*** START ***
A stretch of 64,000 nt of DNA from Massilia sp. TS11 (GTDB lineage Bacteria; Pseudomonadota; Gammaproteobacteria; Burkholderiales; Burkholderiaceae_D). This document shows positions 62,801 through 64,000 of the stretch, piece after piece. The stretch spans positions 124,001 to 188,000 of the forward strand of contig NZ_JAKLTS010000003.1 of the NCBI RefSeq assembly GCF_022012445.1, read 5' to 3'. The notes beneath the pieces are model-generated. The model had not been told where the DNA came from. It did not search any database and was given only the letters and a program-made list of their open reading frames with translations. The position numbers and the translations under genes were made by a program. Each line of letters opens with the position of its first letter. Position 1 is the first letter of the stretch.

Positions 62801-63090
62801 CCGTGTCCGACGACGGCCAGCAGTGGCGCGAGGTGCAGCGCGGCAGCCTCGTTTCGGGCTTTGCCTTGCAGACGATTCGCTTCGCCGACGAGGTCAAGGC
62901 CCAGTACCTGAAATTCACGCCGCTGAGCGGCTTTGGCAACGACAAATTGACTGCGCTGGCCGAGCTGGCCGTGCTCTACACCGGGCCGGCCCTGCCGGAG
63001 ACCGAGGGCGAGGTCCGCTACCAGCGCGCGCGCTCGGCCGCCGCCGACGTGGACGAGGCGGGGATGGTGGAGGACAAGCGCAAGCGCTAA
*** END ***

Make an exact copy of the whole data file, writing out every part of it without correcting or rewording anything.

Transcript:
A stretch of 64,000 nt of DNA from Massilia sp. TS11 (GTDB lineage Bacteria; Pseudomonadota; Gammaproteobacteria; Burkholderiales; Burkholderiaceae_D). This document shows positions 62,801 through 64,000 of the stretch, piece after piece. The stretch spans positions 124,001 to 188,000 of the forward strand of contig NZ_JAKLTS010000003.1 of the NCBI RefSeq assembly GCF_022012445.1, read 5' to 3'. The notes beneath the pieces are model-generated. The model had not been told where the DNA came from. It did not search any database and was given only the letters and a program-made list of their open reading frames with translations. The position numbers and the translations under genes were made by a program. Each line of letters opens with the position of its first letter. Position 1 is the first letter of the stretch.

Positions 62801-63090
62801 CCGTGTCCGACGACGGCCAGCAGTGGCGCGAGGTGCAGCGCGGCAGCCTCGTTTCGGGCTTTGCCTTGCAGACGATTCGCTTCGCCGACGAGGTCAAGGC
62901 CCAGTACCTGAAATTCACGCCGCTGAGCGGCTTTGGCAACGACAAATTGACTGCGCTGGCCGAGCTGGCCGTGCTCTACACCGGGCCGGCCCTGCCGGAG
63001 ACCGAGGGCGAGGTCCGCTACCAGCGCGCGCGCTCGGCCGCCGCCGACGTGGACGAGGCGGGGATGGTGGAGGACAAGCGCAAGCGCTAA